In our series on the hare-hunting hounds of Spain (also known as “warren hounds”), we’ve touched upon a few of the pondencos that developed in different parts of Spain – specialists, if you will – for that area’s environment. Most have not been recognized by a major registry like the FCI, but a few, i.e., the Podenco Andaluz, have been recognized by the Royal Spanish Dog Society.
Another of the podencos is the Podenco Campanero. It isn’t recognized by the FCI, either, and some maintain that the Campanero is simply a large, shaggy white variant of the Podenco Andaluz. Others, however, point out that the Campenero is wider and taller than the Andaluz, and studies have lead Spanish researchers to conclude that the Campanero is, indeed, its own breed. Its history would support this: To take on larger game, it’s believed that in the past, a podenco was crossed with a mastiff to create the Campanero, heavier in bone with a more robust constituion than other podencos. As a dog that is intimidated by very little, this podenco is mainly used to hunting deer and wild boar, but it has the versatility and speed to pursue hares.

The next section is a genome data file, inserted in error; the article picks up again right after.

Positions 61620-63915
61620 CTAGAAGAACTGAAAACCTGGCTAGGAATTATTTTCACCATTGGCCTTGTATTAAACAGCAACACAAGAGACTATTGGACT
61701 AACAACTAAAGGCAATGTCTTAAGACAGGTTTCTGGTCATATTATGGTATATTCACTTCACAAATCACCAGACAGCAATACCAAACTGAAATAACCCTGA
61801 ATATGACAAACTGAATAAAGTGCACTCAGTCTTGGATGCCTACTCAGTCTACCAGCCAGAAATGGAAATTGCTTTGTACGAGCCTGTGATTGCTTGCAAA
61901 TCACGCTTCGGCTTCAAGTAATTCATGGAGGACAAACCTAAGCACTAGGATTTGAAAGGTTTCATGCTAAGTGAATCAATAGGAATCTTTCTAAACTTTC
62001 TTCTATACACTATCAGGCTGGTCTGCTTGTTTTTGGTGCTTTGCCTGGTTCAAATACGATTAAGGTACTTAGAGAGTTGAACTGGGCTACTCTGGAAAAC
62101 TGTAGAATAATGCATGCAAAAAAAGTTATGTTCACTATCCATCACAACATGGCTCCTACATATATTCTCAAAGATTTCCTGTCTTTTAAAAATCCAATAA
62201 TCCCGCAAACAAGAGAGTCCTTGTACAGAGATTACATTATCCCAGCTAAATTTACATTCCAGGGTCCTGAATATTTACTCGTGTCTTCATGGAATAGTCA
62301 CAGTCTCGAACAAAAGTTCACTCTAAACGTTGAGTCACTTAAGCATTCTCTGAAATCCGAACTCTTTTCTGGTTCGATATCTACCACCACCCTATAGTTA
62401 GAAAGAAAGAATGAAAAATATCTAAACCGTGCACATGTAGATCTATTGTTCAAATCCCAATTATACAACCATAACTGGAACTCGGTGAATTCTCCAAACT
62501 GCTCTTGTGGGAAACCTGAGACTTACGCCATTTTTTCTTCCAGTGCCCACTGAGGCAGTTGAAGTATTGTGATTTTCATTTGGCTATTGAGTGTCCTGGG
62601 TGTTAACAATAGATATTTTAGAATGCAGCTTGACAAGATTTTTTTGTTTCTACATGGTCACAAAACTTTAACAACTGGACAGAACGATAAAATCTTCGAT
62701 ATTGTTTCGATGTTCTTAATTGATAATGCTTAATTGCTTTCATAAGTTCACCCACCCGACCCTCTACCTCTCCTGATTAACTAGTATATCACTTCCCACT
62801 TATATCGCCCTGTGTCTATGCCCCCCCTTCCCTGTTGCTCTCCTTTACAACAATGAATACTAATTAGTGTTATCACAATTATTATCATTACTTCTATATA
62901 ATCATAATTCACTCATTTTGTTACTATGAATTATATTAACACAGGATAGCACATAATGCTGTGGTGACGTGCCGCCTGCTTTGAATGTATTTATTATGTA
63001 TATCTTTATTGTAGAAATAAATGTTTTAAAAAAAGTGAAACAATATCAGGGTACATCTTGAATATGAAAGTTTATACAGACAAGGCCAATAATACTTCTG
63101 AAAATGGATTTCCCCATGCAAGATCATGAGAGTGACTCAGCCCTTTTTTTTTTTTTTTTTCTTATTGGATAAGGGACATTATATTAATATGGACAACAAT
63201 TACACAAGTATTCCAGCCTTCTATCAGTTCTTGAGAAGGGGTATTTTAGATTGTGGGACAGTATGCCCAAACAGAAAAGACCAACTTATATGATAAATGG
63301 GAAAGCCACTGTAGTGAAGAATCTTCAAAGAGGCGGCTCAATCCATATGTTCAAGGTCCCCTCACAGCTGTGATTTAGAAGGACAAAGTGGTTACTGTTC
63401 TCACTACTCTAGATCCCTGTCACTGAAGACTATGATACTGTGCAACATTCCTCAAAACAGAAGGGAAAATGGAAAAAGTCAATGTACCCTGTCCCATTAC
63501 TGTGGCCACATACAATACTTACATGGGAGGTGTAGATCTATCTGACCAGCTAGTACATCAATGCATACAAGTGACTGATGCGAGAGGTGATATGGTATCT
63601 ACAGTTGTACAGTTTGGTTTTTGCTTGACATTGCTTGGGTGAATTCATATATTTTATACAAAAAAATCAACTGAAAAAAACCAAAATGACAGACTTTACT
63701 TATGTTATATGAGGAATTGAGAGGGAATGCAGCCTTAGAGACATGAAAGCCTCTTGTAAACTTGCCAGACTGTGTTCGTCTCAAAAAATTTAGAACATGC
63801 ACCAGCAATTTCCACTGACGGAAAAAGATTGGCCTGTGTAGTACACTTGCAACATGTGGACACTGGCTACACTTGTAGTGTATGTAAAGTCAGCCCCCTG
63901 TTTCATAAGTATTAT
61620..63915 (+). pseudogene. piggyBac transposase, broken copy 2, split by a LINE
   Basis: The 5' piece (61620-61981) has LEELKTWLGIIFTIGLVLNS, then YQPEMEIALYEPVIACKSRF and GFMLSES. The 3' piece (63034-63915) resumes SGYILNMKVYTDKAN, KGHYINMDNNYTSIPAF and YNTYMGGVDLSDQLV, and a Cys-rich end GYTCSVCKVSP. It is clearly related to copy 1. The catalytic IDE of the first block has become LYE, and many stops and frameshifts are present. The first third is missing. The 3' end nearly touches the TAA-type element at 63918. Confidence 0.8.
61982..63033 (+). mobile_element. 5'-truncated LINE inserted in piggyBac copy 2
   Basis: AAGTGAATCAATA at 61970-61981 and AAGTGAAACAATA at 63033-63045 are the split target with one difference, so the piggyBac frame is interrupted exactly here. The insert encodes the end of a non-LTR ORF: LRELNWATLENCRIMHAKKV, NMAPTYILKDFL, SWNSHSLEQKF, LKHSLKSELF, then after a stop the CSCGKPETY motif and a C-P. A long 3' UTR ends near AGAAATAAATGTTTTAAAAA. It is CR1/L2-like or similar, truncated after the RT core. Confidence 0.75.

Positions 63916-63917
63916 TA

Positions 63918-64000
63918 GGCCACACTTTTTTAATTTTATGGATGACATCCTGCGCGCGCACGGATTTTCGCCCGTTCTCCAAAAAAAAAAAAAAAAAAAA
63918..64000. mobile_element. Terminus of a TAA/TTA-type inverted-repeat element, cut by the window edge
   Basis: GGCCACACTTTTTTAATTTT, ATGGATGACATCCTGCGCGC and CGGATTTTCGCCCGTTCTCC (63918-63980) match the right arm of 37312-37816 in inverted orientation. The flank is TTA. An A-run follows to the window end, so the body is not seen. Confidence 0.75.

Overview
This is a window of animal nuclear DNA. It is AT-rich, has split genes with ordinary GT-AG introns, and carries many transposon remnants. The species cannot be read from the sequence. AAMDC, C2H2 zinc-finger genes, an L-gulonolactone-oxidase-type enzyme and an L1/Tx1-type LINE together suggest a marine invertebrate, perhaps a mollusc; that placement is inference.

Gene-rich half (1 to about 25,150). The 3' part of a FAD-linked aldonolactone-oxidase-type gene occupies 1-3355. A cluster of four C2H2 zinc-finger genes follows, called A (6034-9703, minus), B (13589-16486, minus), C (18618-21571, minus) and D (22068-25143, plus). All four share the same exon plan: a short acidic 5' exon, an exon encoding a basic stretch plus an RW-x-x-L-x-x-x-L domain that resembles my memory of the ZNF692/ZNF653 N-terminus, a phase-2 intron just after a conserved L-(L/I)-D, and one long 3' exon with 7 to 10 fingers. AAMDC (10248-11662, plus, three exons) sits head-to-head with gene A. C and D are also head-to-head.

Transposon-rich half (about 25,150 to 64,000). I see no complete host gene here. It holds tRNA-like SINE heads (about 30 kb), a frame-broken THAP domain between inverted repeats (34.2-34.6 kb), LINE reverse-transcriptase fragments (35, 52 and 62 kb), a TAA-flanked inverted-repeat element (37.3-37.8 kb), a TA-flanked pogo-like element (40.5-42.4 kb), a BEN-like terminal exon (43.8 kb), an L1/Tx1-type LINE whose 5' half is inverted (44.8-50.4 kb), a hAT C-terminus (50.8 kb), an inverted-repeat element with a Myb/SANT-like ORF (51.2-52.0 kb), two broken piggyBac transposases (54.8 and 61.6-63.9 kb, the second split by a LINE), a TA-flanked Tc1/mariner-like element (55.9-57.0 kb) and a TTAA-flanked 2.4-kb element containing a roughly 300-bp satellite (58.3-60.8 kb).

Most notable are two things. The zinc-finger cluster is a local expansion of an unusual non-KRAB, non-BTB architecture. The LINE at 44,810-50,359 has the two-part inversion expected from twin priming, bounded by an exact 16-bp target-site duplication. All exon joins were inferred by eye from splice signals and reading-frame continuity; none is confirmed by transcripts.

Like the other podencos, the Campanero has a superb sense of smell, is resistant to fatigue, and is a lively, loyal dog, but sadly, the Campanero is regarded as “the pearl among the Podencos” because of its incomparable way of hunting. We use the word, “sadly” because podencos suffer horrible abuses at the hands of ignorant, superstitious hunters. More on that another time when we have a call-to-action prepared.
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